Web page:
MORGAN -- Recent debate over how to spend $4 million in low-interest federal loan funds has the Morgan County School District looking to the future and identifying other construction needs.
District officials are considering using the $4 million to build either a competition gym or the combination of a smaller practice/auxiliary gym and a 25-bay district bus garage.
But while the board contemplates which option to pursue, other district facilities are left wanting.
Sections of Morgan High School built in 1965, including classrooms and the media center, are in dire need of attention, Superintendent Ken Adams said.
"That wing of the high school has deteriorated," he said. "We should have done the classrooms first because they're going to pot. Parts of the building are not going to last."
Plans to demolish the wing and replace it with parking, a new media center, future competition gym and locker rooms are already on the board's list of priorities to tackle in the next five years.
Another item on the priority list is construction of a third elementary school. District officials had contemplated seeking voter approval for a bond issue as early as 2012, but are now pushing that projection back.
However, district officials are pretty confident that the bond also would include plans for major improvements to the high school, Board Chairman Joey Skinner said. Depending on how the $4 million loan is spent, those improvements could include a competition gym.
Morgan High coaches are worried that if the district constructs a practice gym or other physical education facility with the loan, voters will not approve a future bond for a competition gym anytime soon.
"It is a valid concern that the people would not vote for a competition gym if there is a practice gym," Skinner said.
"There is a big need for a competition gym," coach Jim Wiscombe said. "No one (in 3A) has an older gym than us besides Judge Memorial."
When the district sought the Federal Qualified School Construction Bond, its application included using the funds to construct a physical education/athletic facility to relieve scheduling burdens at the school's sole gymnasium, as well as replace and relocate a deteriorating bus garage.
A cost estimate for a metal, 38,000-square-foot P.E./sports facility is $2.1 million, while a bus garage could cost $1 million plus the price of land. Construction estimates for a competition gym are coming in at "a little over" $4 million, Adams said.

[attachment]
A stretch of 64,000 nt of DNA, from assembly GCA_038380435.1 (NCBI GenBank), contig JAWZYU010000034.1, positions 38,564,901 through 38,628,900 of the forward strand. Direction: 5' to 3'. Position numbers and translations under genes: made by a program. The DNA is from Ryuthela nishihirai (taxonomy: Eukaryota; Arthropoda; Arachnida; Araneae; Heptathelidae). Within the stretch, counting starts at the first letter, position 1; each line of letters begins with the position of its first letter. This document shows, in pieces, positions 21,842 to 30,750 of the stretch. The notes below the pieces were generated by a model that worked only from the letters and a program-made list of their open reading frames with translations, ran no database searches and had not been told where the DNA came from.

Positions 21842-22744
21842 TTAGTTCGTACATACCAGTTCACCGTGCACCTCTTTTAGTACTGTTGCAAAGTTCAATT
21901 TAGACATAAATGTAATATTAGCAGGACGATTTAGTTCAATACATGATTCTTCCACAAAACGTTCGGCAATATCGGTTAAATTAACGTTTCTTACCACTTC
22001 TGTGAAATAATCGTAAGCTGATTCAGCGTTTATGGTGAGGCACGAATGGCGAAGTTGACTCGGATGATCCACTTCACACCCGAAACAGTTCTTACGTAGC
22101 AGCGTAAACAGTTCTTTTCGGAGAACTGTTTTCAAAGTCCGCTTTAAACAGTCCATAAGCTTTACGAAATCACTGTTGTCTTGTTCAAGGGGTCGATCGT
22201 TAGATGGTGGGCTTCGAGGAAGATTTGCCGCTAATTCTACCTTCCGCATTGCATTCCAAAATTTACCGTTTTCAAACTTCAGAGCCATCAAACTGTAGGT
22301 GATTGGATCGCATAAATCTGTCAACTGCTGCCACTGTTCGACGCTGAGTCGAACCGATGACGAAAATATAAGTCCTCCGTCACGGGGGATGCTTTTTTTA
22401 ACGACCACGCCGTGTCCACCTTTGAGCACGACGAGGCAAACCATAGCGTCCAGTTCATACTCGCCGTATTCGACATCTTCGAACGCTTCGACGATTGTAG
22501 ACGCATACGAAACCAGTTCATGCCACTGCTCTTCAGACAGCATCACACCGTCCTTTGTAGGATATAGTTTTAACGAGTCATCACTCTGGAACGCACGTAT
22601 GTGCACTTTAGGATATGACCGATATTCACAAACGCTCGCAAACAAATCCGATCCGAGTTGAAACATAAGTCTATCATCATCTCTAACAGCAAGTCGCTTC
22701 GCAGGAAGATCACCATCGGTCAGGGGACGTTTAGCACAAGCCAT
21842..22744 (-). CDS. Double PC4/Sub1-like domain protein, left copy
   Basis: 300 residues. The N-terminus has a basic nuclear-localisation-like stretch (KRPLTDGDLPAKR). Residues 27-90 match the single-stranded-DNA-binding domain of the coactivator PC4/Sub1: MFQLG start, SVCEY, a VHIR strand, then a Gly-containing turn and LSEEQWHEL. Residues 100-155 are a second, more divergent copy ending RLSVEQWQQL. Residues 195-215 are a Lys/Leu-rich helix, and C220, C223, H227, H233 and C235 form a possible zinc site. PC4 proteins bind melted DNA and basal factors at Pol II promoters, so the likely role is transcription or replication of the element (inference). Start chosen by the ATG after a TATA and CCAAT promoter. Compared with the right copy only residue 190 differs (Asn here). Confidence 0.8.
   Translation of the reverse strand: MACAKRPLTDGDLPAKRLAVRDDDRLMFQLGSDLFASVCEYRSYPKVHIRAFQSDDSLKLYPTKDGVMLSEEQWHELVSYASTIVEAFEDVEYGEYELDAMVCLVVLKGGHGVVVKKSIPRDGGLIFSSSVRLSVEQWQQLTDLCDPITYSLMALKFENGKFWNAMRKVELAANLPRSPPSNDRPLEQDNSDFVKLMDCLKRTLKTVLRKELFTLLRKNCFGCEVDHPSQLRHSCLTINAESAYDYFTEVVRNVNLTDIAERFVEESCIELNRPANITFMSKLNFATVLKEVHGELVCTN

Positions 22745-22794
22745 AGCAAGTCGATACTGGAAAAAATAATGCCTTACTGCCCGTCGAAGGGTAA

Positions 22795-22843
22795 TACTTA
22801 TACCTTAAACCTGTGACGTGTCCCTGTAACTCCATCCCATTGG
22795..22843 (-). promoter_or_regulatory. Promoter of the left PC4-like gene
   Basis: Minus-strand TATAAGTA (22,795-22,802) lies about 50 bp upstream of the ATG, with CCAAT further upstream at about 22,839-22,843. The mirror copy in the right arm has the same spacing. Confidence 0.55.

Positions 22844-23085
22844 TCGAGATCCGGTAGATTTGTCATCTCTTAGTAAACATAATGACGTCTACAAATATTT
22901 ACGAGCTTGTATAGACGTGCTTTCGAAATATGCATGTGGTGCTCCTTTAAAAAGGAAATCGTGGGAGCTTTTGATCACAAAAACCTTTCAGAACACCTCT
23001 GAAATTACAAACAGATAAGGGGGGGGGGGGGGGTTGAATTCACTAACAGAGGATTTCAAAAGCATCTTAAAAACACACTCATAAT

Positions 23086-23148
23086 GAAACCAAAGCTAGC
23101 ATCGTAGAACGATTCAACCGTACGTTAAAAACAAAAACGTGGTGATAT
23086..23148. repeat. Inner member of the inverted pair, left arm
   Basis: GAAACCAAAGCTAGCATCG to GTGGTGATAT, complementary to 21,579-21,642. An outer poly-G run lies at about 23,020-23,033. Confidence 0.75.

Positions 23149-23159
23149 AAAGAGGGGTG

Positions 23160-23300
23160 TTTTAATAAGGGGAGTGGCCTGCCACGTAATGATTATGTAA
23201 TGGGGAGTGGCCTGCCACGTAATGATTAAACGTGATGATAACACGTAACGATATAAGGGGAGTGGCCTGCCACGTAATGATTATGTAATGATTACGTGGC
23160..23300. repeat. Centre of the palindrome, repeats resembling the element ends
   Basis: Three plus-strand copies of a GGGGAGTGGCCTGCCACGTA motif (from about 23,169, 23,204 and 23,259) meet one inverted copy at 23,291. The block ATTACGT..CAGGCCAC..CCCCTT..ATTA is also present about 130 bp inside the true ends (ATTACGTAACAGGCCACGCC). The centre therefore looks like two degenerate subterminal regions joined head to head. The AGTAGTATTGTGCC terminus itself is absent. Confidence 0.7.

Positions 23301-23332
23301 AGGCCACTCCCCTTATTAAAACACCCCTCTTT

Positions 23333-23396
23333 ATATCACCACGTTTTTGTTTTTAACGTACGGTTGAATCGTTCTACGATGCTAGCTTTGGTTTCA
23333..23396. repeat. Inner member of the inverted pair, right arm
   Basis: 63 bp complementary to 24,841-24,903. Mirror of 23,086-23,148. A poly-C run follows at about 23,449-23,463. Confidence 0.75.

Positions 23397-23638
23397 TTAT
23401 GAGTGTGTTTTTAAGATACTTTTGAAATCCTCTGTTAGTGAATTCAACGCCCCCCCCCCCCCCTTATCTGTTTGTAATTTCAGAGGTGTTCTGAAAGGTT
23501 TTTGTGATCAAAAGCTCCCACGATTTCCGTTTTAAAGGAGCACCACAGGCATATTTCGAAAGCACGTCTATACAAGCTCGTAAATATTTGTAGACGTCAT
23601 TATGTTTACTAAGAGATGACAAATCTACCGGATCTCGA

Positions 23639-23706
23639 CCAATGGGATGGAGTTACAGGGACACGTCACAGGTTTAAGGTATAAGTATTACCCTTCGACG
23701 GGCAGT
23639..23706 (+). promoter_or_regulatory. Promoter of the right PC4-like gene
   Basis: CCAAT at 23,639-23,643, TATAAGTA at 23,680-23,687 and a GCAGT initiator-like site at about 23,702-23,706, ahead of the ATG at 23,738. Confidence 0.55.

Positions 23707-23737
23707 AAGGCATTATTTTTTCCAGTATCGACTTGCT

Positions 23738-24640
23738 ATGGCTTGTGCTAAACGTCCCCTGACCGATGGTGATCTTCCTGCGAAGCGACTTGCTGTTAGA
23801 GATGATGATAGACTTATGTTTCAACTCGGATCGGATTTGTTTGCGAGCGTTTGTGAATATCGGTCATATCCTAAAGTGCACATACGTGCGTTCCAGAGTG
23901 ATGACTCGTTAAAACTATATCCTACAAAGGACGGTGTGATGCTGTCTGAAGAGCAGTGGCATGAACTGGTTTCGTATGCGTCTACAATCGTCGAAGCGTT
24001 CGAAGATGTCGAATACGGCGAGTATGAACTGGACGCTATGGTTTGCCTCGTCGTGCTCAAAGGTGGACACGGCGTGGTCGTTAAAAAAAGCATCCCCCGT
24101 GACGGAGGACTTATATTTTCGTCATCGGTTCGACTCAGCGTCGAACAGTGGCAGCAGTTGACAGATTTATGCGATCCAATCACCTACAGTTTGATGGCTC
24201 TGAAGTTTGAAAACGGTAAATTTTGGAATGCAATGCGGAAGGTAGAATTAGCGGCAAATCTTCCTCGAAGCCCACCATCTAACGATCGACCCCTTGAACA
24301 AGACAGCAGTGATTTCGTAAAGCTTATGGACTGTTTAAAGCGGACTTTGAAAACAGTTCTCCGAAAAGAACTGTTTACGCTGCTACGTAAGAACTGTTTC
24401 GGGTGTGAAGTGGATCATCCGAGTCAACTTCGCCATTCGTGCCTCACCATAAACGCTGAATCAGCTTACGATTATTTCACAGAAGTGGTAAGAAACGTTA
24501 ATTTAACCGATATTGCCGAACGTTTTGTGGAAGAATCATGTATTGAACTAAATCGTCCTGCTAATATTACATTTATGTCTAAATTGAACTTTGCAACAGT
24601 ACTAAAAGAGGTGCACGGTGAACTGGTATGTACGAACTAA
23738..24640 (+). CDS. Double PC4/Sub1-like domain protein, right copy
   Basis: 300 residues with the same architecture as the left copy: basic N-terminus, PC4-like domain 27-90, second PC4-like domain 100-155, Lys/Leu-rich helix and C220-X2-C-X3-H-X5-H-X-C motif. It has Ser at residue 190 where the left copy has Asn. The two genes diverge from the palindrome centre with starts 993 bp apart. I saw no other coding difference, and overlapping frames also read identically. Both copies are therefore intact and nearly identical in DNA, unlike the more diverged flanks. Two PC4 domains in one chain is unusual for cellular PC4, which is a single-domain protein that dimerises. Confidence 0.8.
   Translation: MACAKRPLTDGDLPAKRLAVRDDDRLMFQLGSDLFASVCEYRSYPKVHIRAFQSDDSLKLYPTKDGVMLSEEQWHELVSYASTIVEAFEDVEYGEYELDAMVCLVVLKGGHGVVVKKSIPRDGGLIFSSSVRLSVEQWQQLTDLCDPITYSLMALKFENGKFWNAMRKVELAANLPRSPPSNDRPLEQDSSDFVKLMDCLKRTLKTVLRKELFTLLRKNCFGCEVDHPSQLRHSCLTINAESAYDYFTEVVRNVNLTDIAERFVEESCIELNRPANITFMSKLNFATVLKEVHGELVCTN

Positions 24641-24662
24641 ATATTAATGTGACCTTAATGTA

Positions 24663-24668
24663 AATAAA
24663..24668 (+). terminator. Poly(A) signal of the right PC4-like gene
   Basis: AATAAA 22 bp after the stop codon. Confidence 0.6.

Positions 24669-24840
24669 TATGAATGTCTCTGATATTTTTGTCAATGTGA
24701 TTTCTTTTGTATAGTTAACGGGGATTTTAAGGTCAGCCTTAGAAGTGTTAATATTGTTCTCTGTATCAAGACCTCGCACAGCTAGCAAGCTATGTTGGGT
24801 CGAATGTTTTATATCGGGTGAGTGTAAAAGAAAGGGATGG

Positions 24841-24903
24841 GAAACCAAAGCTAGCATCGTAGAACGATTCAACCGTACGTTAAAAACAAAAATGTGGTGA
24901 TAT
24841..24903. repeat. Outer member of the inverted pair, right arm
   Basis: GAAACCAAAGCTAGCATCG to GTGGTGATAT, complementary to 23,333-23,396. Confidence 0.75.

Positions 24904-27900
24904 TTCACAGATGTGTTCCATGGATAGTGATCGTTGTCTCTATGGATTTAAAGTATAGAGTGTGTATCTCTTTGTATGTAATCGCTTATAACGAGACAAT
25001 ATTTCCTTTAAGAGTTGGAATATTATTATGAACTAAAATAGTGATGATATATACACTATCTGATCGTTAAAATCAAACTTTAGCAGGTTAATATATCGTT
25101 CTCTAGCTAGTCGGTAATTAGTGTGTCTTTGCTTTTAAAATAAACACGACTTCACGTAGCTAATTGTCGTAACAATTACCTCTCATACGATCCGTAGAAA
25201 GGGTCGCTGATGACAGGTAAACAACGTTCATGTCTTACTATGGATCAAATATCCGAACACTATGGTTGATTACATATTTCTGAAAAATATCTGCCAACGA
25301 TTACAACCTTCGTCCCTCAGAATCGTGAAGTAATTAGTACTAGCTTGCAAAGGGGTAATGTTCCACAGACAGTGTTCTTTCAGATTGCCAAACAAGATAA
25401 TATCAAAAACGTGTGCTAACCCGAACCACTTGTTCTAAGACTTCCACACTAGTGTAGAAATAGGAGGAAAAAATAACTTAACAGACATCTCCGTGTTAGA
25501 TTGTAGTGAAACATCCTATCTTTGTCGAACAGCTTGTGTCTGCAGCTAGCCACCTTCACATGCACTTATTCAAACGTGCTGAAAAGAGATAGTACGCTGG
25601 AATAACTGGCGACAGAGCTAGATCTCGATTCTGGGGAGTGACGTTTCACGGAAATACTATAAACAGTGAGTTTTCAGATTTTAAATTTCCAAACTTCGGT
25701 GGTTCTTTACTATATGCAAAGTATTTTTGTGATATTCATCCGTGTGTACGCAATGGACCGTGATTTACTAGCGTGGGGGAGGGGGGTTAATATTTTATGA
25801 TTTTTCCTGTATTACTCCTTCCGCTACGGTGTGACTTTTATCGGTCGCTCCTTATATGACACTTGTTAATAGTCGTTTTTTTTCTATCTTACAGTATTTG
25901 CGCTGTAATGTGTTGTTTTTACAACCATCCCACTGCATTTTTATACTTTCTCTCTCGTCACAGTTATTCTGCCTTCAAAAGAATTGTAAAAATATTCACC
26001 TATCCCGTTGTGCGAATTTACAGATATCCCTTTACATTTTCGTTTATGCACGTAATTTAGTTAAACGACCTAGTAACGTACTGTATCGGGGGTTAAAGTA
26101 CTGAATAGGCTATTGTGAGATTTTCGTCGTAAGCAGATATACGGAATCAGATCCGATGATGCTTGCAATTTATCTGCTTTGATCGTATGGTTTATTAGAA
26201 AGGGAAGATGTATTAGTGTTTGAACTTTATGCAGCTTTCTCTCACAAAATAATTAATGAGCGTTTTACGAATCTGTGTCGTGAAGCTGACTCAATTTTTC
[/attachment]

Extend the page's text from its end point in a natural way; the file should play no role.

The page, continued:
District officials are soliciting help from the public to decide how to best spend the loan money.
"We are still in research mode, deciding the best thing to do," board president Joey Skinner said.
Part of that research included a recent work session with coaches, physical education instructors and bus garage personnel. At the work session, coaches said they would rather wait a number of years for a competition gym than build a sports facility now.
Construction of a competition gym may cost the district more than the approved $4 million loan. However, support is ramping up for the competition gym because present facilities are lacking.
"There is no question the high school would greatly benefit from such an edifice," Adams said. "Our winter teams need more area in which to train and compete. The present locker room facilities are crowded and inadequate."
A new competition gym could help alleviate another district problem: where to hold annual graduation ceremonies. With seating for 2,000, the new facility would easily accommodate graduation ceremonies that typically require seating for 1,000.
Constructing a competition gym, however, would mean no new bus garage.
Those responsible for busing students are quick to point out the deteriorating condition of the current bus garage -- including collapsing bays and falling-down doors -- and district officials are listening.
"The present bus garage and storage sheds are an eyesore along State Street, and they have surpassed their lifespan. The acreage is limiting and would not accommodate the future needs of the district," Adams said. "New buses are costing the district $125,000 each. We need to protect these expensive pieces of equipment."